MIT Technology Review:

erry Taylor believes he can change the minds of conservative climate skeptics. After all, he helped plant the doubts for many in the first place.

Taylor spent years as a professional climate denier at the Cato Institute, arguing against climate science, regulations, and treaties in op-eds, speeches, and media appearances. But his perspective slowly began to change around the turn of the century, driven by the arguments of several economists and legal scholars laying out the long-tail risks of global warming.

Now he’s president of the Niskanen Center, a libertarian-leaning Washington, DC, think tank he founded in 2014. He and his colleagues there are trying to build support for the passage of an aggressive federal carbon tax, through discussions with Washington insiders, with a particular focus on Republican legislators and their staff.

Lesson 1: Pick the right targets

Political scientists consistently find that mass opinion doesn’t drive the policy debate so much as the other way around. Partisan divides emerge first among “elites,” including influential advocacy groups, high-profile commentators, and politicians, says Megan Mullin, an associate professor of environmental politics at Duke University.

They, in turn, set the terms of debate in the public mind, spreading the parties’ views through tested and refined sound bites in media appearances, editorials, social media, and other forums.

For the most part, people first align themselves with groups, often political parties, that appeal to them on the basis of their own experiences, demographics, and social networks. They then entrust the recognized leaders of their self-selected tribe to sort out the details of dense policy and science for them, while vigorously rejecting arguments that seem to oppose their ideologies—in part because such arguments also effectively attack their identity.

In fact, political predisposition is by far the most influential factor in determining a person’s “perceptions and attitudes about climate change,” noted Mullin and Patrick Egan, an associate professor of politics at New York University, in a 2017 analysis in the Annual Review of Political Science.

In many ways, the climate-change debate is ensnared in the culture wars that have consumed US politics over the last three decades.

“Positions on climate change have become symbols of whose side you are on in a cultural conflict divorced from science,” Dan Kahan, a Yale professor of law and psychology who has closely studied this issue, has said.

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Above, creative explanation of the Coriolis effect from the Bell Telephone Science hour, 1958.

Co·ri·o·lis ef·fect
ˌkôrēˈōləs iˌfekt
  1. an effect whereby a mass moving in a rotating system experiences a force (the Coriolis force ) acting perpendicular to the direction of motion and to the axis of rotation. On the earth, the effect tends to deflect moving objects to the right in the northern hemisphere and to the left in the southern and is important in the formation of cyclonic weather systems.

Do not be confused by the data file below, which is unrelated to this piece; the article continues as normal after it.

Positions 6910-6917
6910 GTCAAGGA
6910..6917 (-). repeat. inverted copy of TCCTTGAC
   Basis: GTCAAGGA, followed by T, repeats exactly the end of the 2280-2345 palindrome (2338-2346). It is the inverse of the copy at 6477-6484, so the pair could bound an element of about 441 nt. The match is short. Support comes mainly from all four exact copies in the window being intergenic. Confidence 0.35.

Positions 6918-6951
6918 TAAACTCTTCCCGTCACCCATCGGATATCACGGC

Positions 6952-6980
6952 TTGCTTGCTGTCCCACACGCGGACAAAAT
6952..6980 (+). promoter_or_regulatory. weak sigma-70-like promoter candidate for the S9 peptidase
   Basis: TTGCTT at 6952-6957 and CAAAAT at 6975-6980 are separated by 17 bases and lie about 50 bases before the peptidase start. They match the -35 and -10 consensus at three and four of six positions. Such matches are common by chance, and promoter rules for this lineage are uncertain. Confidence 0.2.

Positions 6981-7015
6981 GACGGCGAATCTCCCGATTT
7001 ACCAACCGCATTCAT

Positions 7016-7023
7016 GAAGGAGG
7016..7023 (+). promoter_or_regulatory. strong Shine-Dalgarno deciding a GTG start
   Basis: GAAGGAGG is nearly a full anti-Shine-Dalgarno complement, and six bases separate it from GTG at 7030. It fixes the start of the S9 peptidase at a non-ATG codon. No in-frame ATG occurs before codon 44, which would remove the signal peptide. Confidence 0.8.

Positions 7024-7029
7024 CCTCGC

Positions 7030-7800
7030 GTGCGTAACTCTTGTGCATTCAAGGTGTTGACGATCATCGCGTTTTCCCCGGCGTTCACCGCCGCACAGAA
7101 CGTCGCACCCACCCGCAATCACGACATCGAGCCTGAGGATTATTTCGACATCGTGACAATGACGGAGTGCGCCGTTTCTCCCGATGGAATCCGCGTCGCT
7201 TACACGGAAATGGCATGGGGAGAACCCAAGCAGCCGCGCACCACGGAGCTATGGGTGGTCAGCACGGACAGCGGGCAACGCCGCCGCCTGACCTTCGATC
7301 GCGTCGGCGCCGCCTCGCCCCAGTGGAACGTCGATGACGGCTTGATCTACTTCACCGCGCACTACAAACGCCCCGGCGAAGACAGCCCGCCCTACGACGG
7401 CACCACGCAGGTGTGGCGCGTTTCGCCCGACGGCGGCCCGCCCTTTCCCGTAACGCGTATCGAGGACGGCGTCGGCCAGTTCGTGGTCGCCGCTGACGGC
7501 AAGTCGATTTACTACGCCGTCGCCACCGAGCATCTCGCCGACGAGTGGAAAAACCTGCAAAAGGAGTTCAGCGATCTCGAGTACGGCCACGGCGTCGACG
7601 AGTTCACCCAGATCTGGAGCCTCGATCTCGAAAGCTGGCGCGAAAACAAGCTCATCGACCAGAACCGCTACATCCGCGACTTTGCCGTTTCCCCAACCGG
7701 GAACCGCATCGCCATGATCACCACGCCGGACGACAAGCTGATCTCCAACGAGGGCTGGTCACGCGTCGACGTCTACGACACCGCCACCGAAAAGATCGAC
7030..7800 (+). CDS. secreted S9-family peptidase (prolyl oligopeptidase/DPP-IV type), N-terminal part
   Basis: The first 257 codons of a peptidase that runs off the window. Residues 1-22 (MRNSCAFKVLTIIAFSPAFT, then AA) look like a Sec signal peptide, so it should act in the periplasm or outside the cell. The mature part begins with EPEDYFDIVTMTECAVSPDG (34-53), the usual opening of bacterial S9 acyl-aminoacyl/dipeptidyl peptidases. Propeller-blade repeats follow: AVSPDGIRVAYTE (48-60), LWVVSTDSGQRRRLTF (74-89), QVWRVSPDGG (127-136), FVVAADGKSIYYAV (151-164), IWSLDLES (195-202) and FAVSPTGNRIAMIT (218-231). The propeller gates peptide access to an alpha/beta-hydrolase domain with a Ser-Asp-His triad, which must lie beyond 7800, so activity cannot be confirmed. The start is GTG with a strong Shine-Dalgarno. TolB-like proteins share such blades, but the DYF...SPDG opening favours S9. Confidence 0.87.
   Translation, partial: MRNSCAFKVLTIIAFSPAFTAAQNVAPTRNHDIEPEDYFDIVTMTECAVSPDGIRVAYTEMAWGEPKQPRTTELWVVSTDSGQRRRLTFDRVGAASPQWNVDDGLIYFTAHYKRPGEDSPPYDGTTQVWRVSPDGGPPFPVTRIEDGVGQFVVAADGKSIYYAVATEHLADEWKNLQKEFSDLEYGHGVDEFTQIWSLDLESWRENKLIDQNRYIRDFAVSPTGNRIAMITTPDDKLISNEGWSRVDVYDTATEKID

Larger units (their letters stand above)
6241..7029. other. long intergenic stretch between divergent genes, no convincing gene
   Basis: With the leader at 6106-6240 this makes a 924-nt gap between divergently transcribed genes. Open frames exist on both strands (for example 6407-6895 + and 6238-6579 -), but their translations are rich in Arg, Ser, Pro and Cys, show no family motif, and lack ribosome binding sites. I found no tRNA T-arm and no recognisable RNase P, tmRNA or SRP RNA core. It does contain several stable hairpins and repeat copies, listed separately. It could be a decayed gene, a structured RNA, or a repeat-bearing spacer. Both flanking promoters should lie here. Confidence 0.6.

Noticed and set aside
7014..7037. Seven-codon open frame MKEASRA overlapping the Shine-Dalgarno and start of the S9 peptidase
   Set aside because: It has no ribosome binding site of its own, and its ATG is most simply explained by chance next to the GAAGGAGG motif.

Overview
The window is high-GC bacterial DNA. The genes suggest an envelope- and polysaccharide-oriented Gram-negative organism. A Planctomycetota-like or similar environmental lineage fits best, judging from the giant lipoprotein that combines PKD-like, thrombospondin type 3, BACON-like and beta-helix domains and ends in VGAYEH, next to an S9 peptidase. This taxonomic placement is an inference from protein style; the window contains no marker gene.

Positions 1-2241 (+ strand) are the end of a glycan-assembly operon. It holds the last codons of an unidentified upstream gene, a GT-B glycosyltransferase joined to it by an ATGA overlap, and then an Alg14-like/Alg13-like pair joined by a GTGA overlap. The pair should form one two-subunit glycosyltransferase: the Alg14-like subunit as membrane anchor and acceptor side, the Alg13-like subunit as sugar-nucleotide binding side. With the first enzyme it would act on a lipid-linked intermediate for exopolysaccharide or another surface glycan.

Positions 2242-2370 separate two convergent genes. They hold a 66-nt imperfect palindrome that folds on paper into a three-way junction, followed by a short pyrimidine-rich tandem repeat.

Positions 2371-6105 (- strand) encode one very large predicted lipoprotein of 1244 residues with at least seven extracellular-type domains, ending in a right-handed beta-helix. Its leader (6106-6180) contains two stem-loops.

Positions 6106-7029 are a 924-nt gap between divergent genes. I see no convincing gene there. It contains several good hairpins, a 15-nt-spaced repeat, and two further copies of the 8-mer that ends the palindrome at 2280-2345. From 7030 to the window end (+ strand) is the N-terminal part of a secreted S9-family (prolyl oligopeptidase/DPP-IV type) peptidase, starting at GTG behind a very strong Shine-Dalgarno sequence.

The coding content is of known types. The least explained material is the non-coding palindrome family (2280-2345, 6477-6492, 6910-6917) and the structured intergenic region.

Below, more contemporary take from PBS. Which works best?

Description:

The battle between ​evangelical Christians in the US over whether climate change is a call to protect the Earth, the work of God to be welcomed, or doesn’t exist at all.  Evangelicals in the US have traditionally been the bedrock of conservative politics, including on climate change. But a loud debate is happening across the country, with some Christians protesting in the name of protecting the Earth, seeing it as a duty to be done in God’s name. ​One group has even built a chapel in the way of a pipeline and a radical pastor encourages his flock to put themselves in the way of the diggers. A firm supporter of Trump criss-crosses the country promoting solar power.

But there’s still the traditional resistance – a climate scientist who denies the world is warming and a preacher in Florida who sees the fact he was flooded out as a good sign of divine presence. With stories from across the country featuring pastors and churchgoers, and showing conflict between generations, races and classes, could it be a surprising section of Christian Americans who might show hope for the country’s attitude to climate change?

FiveThirtyEight.com:

After dominating much of American politics for the past 40 years, white evangelical Protestants are now facing a sharp decline. Nearly one-third of white Americans raised in evangelical Christian households leave their childhood faith.2 About 60 percent of those who leave end up joining another faith tradition, while 40 percent give up on religion altogether. The rates of disaffiliation are even higher among young adults: 39 percent of those raised evangelical Christian no longer identify as such in adulthood. And while there is always a good deal of churn in the religious marketplace — people both entering and leaving faith traditions — recent findingssuggest that membership losses among white evangelical Protestants are not being offset by gains.

As a result, the white evangelical Protestant population in the U.S. has fallen over the past decade, dropping from 23 percent in 2006 to 17 percent in 2016. But equally troubling for those concerned about the vitality of evangelical Christianity, white evangelical Protestants are aging. Today, 62 percent of white evangelical Protestants are at least 50 years old. In 1987, fewer than half (46 percent) were. The median age of white evangelical Protestants today is 55.

Below – No Religion needed to appreciate climate as a moral issue.

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Terrible news for a good name.

I hate these bastards.

From NBC news on the first Earth Day.